Commentary & Opinion
Prisons Should Make Condoms Available to Prevent Spread of HIV, Hepatitis C, Editorial Says
April 29, 2005
U.S. prison officials have a "special duty" to curb the spread of HIV and hepatitis C among the more than 11 million people who spend time in the prison system each year, because about one-third of U.S. residents who have hepatitis C and 15% of individuals with AIDS are incarcerated in any given year, a New York Times editorial says. Currently, 95% of U.S. prisons ban the distribution of or do not make available condoms to inmates, according to the Times. However, according to a 2002 survey of U.S. prisoners, inmates estimated that about 44% of prisoners probably participate in "sex acts" while imprisoned, the Times reports. In addition, researchers estimate that about 70% of people who have sex while in prison had their first same-sex partner while incarcerated, according to the Times. "If those estimates are anywhere near accurate, the risk of infection behind bars is substantial, and the men who contract HIV in prison return home to infect wives and girlfriends," the editorial says. "Distributing condoms does not encourage sex in prison -- that appears to be going on anyway," the Times says, concluding, "On the contrary, jurisdictions that adopt such programs tend to keep and build upon them," and "[c]orrections officers usually support the programs once they have been proved effective" (New York Times, 4/29).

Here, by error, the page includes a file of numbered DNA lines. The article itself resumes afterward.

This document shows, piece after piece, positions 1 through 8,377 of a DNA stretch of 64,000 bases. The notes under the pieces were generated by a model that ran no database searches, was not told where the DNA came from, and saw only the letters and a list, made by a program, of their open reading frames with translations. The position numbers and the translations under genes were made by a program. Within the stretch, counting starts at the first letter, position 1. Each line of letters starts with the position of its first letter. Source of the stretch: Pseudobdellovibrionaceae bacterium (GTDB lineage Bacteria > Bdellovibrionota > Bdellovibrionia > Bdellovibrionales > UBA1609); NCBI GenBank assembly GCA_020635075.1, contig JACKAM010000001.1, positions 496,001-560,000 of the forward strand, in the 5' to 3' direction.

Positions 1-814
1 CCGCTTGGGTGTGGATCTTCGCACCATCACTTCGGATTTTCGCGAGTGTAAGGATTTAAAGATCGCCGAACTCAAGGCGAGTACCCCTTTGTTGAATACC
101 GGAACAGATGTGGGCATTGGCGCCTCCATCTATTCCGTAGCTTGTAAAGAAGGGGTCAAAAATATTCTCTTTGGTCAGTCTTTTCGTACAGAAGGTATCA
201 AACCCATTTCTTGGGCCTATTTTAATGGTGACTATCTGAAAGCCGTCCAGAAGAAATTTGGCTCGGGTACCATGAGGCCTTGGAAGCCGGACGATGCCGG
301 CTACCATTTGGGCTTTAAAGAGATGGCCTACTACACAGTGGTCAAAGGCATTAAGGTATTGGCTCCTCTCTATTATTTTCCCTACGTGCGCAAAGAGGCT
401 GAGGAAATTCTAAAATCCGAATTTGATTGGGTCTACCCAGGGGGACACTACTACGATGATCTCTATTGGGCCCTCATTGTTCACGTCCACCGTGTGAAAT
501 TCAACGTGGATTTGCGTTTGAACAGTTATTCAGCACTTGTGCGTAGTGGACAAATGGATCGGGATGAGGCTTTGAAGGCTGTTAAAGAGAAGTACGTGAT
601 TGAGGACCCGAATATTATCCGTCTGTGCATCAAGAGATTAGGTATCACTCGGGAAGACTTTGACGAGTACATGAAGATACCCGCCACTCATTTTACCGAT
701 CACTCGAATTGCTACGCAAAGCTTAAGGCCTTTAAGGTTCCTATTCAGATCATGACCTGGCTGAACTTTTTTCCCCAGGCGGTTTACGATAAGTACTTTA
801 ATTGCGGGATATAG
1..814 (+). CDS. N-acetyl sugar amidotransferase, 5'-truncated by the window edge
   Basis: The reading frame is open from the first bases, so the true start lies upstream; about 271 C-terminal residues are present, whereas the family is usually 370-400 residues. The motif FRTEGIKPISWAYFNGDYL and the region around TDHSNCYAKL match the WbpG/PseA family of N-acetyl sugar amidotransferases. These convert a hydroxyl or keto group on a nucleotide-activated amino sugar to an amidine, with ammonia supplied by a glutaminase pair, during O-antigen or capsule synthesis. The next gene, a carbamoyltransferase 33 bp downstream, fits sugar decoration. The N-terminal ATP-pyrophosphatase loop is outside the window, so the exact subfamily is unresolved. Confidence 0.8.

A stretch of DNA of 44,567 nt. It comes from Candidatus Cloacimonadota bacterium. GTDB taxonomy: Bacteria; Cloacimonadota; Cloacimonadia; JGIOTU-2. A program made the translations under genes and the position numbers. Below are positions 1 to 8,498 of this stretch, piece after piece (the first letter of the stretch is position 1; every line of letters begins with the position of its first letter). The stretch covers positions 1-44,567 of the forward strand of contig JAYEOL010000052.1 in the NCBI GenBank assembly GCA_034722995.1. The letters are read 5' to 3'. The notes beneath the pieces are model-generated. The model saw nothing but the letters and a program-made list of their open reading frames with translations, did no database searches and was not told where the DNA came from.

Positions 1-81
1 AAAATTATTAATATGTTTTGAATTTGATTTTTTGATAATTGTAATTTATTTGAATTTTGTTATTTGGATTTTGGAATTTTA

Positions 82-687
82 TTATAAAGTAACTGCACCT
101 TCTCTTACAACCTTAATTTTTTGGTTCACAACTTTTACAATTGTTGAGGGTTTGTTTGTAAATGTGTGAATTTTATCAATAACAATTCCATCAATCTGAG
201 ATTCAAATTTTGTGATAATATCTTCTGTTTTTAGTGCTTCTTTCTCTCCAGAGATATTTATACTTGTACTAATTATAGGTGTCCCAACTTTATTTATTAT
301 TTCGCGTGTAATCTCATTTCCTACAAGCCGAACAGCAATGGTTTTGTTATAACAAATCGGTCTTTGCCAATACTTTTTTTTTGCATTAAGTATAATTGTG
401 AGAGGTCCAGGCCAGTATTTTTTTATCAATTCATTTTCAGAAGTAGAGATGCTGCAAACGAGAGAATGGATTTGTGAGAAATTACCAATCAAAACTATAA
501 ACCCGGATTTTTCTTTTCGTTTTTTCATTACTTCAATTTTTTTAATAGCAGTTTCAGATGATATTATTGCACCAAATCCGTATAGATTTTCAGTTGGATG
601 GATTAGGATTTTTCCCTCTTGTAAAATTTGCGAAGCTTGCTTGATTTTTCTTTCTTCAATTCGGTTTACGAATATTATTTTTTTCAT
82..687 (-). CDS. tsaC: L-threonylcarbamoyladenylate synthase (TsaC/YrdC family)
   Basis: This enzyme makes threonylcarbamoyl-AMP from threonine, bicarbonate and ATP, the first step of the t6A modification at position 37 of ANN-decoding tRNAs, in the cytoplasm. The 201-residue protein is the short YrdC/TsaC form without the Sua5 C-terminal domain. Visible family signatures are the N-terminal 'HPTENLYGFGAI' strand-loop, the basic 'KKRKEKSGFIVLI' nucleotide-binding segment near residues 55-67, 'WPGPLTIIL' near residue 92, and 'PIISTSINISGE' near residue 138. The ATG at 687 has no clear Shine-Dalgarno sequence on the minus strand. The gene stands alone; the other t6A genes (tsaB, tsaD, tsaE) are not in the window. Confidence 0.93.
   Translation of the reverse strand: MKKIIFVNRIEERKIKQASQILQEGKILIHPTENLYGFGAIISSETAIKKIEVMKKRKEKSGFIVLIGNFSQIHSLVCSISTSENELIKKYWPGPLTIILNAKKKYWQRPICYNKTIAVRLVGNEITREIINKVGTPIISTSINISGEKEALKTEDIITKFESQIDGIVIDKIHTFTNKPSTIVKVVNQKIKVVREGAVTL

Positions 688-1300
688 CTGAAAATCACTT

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This article was provided by Henry J. Kaiser Family Foundation. It is a part of the publication Kaiser Daily HIV/AIDS Report. Visit the Kaiser Family Foundation's website to find out more about their activities, publications and services.